Monday, November 30, 2009

Fair Isle Frenzy

Suddenly, everyone at the shop seems to be knee deep in a color work project. Jenn is working on an intarsia bag out of 1824 wool - chosen because of the wonderful, rich, color range. Sorry, I don't have a picture of that one, you'll just have to come in to see it. The rest of us have been working on Fair Isle, or Stranded color projects. It is freakishly fun and addictive. Yeah, knitting is addictive anyway - but somehow this is grabbing my attention extra hard at the moment.

Here I am beginning one of Judy's Colors Christmas stockings. I plan to hang it this year - and make one for every family member, at the rate of one per year. This one is probably going to be mine.

Kelly picked out "Autumn Rose" by Eunny Yang. She then picked out all the colors from the big basket of Elemental Affects hand dyed shetland. The colors she chose are turing out a little cooler and richer. It is going to be lovely. As this is not a Christmas present, I am working on it as a reward in between other projects. It is that much fun.

Luann is knitting "Little Sven" by Cottage Creations - out of Heilo from Dale of Norway. Isn't that going to be adorable? It will be a child's pullover, worked from the bottom up.
Meg designed the "Traverse" hat and mitten set shown here. I love these! We had kits available during the shop hop last September, and there are just a few left - but you can also buy the pattern and yarn separately. The yarn used is Shepherd's Wool from Stonehedge Fibermill, a Michigan company.

If you've been thinking trying a stranded color work project, dive right in! We're here to help you.

Monday, November 16, 2009

Spinning Guru dispenses wisdom at Woven Art

Patsy Zawitoski, the Spinning Guru, gave us two workshops this past weekend. Saturday we focused on woolen and worsted spinning. These are spinning techniques that result in very different yarns. A woolen yarn is lofty and fuzzy, where a worsted yarn is smoother. An important aspect of this is how the fiber is prepared. Worsted yarns are made from combed fibers, where woolen yarns are better made from fiber that has been carded. I learned how to use combs (you should see my knuckles), and hand cards. I learned how to doff, meaning, I learned how to take the fiber off the cards. I tried using a longer draw, because, even though the fibers are often short for woolen yarn, you use a long draw, allowing quite a distance between the fiber hand and the one letting in the twist. This, I can see, will take some practice. I reverted immediately back to thick and thin yarn. Partly lofty with areas of string.

On Sunday we learned more about fiber preparation, and moved quickly to exotic blends. Yes, we used exotic fibers, like Yak, silk and bamboo. We also cut up some thrums from my latest weaving project, threw in a little angelina, and combined some colors you might not normally put together. I made twelve inches of an amazing yarn with cut tussah silk, yak and cut up warp threads.

We broke into teams. Each team was given a prepared bag of 4 ounces of stuff. My stuff was called "potluck" - literally some fibers left from previous projects, plus some handpainted silk and some angelina flash. Another team had an all white mix of silk, wool, linen and again with the angelina. All the blends made beautiful batts. Everybody got to take home about half an ounce of everyone else's blend. The proof will be in the spinning - which I plan to do this week.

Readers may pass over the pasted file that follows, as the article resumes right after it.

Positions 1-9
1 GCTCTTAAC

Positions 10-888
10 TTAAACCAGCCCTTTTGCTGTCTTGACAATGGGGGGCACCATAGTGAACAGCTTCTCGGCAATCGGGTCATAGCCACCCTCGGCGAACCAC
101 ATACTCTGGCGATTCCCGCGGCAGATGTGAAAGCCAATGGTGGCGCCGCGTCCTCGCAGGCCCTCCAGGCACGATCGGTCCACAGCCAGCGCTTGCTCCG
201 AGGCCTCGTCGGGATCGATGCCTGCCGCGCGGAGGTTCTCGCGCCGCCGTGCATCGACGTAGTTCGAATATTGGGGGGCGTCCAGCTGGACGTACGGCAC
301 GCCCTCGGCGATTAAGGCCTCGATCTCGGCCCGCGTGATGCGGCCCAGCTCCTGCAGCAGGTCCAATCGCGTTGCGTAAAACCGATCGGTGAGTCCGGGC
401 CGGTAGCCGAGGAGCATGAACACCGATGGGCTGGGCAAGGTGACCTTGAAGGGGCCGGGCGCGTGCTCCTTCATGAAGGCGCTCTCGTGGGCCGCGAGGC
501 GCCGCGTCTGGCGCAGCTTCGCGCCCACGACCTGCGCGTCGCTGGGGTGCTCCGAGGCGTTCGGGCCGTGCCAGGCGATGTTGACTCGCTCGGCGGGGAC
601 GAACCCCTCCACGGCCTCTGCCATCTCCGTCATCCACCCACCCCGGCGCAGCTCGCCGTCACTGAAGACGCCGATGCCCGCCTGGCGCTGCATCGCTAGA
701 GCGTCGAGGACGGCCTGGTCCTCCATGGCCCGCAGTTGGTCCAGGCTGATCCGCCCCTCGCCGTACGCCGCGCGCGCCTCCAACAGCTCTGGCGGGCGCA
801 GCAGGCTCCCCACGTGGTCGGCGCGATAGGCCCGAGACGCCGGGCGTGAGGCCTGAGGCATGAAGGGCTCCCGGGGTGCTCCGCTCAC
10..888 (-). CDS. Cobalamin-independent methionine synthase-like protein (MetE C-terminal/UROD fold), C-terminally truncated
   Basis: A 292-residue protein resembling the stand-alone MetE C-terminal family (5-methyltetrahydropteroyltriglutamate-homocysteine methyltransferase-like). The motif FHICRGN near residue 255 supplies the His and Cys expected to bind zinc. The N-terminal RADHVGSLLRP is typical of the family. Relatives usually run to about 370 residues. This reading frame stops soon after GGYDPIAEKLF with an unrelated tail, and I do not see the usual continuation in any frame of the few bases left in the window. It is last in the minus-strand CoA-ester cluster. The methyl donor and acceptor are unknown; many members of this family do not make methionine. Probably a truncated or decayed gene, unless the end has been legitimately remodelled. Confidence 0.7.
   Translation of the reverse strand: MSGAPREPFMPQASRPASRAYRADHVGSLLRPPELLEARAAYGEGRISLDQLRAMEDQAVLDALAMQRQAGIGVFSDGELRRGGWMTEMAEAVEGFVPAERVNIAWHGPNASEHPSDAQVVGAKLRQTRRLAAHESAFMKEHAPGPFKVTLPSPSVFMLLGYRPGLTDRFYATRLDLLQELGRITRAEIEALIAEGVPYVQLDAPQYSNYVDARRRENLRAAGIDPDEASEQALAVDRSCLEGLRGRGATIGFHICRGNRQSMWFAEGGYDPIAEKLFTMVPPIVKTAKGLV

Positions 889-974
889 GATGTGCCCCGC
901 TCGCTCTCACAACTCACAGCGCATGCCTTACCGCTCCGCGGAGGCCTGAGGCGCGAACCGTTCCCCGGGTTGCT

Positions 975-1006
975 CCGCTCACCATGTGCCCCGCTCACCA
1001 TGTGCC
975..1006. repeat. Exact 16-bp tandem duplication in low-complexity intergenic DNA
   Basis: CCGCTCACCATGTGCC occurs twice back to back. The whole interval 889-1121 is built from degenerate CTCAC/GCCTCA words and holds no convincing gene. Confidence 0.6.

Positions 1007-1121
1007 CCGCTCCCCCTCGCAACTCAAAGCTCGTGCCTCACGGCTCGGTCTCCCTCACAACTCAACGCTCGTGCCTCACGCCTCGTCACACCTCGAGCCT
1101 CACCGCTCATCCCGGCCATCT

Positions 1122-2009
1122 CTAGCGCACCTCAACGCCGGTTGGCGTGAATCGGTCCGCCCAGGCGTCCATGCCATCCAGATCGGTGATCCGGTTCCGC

Here are some pictures:

Michelle and Helen making their blend, called Autumn Sunset.

Jenn and Faina carefully planning their all white blend. This one is so elegant.
These are Rhonda's hands - carding some wool.

This is Pat and Patsy - what a pair! They are blending black mohair with soy silk and purple merino. The mohair and soysilk don't like each other at all, but they were tamed, and co-exist in one roving. I wonder what will happen when it is spun?

And finally, Patsy Z herself, unfurling some wool for us to learn with.

It was a great weekend. I got so much out of it. I improved my spinning knowledge so much, but more importantly, I got to spend a lot of time with wonderful people. Really, really fun.

Tuesday, November 10, 2009

We had a full weekend of workshops at WovenArt! Andrea Wong was here on Saturday, to teach us the ins and outs (over and arounds?) of Portuguese style knitting. I personally really enjoyed learning a new way to knit. This is the easiest and fastest way to purl, for sure. While I am not sure that "fast" is an ideal goal for all knitters, it sure will be great for me. Because of the shop, I am constantly knitting shop models, class samples, and, natch, presents! So, for me, fast is good. For others, learning a new way to knit might be beneficial as a way to prevent knitting fatigue, or a way to tease the brain a bit. I love brain work! There are all kinds of studies that prove that new challenges are good for your brain.
This is Andrea, showing two students how to get the correct angle. See the pin? Well, see the yarn, tensioned from the shoulder? It is around a pin.
Here is the pin! A nice view of the knitting pin on Jennifer. What a pretty smile! Thanks for posing, Jennifer!

On Sunday, I taught a full day workshop on Rigid Heddle weaving with two heddles. It took the morning to set up the looms, and the afternoon was devoted playing around with different color and weave variations. I was teaching, and didn't have a chance to take pictures, but if you pop over to Carol's Blog, you can find out more.